In an abstract, you described your MFA thesis manuscript, “To Another Place,” as a story that concerns “how it is for one to awake from a life of loneliness, and rise above the dissatisfaction of ordinary relationships.” How have you revisited the ideas in this manuscript, in your time after the program? How has your thinking as a writer evolved and changed?
I’m unfortunately not doing the writing that I’d like to these days — I have been in international education for more than a decade now — but this theme is a seed that has always stayed with me.
I grew up as an expat who lived in different geographies and cultures, and I was from a bi-national and bi-lingual household myself. In working with education and culture, including writing and reflection, I am always engaging with students as they grapple with who they are, which can be a frightening or at least uncertain act by the very nature of crossing any kind of borders. We are always crossing borders of many kinds and we do this as individual travelers, whether physical, emotional, or intellectual movement. I think that it is a theme that evolves and transforms as we move forward in life and is unavoidable.
I am the dean of an Art and Design program now, and I see students who are always trying to make sense of the world. I think this has to always start with being alone and making sense of things as you explore and encounter them.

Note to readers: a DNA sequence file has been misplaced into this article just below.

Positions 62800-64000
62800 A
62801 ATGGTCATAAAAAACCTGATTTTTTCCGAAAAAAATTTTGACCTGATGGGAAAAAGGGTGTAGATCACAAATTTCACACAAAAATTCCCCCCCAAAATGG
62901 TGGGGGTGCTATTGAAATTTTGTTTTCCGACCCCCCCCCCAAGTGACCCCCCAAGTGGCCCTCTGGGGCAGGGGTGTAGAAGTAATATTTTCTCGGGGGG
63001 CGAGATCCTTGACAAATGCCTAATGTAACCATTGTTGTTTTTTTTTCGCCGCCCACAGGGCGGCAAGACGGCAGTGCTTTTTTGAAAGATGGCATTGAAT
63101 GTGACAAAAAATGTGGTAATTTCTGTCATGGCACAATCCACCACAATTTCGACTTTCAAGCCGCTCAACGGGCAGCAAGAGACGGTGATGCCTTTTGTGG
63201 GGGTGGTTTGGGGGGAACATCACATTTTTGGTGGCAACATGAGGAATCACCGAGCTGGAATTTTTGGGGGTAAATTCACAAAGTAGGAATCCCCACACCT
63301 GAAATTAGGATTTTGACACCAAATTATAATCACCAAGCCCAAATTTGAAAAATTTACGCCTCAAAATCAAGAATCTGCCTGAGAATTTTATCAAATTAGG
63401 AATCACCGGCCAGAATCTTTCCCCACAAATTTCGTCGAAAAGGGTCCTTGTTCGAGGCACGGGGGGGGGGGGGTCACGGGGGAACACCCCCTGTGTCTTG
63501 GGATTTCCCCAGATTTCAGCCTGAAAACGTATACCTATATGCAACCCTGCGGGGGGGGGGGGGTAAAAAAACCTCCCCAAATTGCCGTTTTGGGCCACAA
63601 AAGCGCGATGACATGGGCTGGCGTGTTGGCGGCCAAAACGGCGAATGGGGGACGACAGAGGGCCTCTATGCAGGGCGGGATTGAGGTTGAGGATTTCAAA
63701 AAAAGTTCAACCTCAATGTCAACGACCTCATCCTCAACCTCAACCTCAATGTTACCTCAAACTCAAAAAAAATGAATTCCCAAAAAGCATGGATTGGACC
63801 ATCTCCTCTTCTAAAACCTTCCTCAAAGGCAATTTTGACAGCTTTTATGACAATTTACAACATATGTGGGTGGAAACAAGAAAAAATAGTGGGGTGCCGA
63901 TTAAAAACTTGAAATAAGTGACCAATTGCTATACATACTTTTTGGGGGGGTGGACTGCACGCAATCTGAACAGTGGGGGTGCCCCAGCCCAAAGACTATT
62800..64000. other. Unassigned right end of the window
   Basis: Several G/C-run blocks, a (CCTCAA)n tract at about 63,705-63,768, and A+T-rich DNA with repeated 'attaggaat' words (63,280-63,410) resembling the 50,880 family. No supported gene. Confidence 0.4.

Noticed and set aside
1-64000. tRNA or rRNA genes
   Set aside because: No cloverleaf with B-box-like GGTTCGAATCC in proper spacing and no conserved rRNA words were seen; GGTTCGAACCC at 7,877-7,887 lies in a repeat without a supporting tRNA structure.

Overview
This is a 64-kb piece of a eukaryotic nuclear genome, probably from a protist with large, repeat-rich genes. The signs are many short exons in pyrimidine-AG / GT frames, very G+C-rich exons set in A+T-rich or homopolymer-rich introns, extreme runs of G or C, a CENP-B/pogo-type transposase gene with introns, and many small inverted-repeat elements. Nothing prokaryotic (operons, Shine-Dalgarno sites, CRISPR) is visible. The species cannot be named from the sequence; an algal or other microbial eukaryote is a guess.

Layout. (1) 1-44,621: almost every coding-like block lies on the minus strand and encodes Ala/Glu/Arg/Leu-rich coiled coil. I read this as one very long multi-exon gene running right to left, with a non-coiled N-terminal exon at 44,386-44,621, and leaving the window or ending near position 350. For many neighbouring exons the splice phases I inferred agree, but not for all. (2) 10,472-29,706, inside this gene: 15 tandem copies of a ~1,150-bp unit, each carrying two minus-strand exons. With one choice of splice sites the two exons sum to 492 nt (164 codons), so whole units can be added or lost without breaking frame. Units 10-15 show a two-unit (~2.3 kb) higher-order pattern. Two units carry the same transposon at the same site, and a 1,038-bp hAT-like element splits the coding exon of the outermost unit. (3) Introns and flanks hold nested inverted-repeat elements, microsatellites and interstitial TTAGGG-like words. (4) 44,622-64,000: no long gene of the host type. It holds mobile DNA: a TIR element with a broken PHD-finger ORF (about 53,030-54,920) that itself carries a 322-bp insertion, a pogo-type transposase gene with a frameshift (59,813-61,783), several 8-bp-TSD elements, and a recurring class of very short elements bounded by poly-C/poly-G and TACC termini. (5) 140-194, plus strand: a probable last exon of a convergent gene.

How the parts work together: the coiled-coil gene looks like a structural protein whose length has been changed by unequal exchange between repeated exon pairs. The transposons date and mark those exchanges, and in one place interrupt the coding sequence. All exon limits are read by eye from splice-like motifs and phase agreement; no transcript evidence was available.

How did you use your background in creative writing to help you in your professional life after the program, and what are some highlights of your time since the program?
It helped me immensely and still does. I have been involved in writing in different ways since completing my degree: as a print journalist, translator, and editor/abridger of books, though mostly teaching a wide range of writing courses, primarily abroad, and working in international education administration.
I studied political science as an undergraduate and I think going on to work on and receive my MFA is reflective of what is a natural dispensation in me toward the interdisciplinary, toward thinking across different types of knowledges and organizations. In other words, I strongly believe in the value of not turning away from science or business or social sciences if you are grounded in the arts, and vice-versa. I am delighted to see the growth of STEAM as a reflection of the incredible value there is in approaching ideas or possibilities from entirely different positions for problem solving and, in the best of cases, positive social change.
I have led international education programs in Argentina, for about 12 years, the United States, and now in Italy. I have had the great fortune to work as a faculty member and administrator in higher education on four continents and have had the chance to discover so many wonderful places and people in the process.
You are just starting as the new Dean of Art and Design at Studio Arts College International (SACI) in Florence, Italy. What led you to this job, and what do you hope to accomplish there?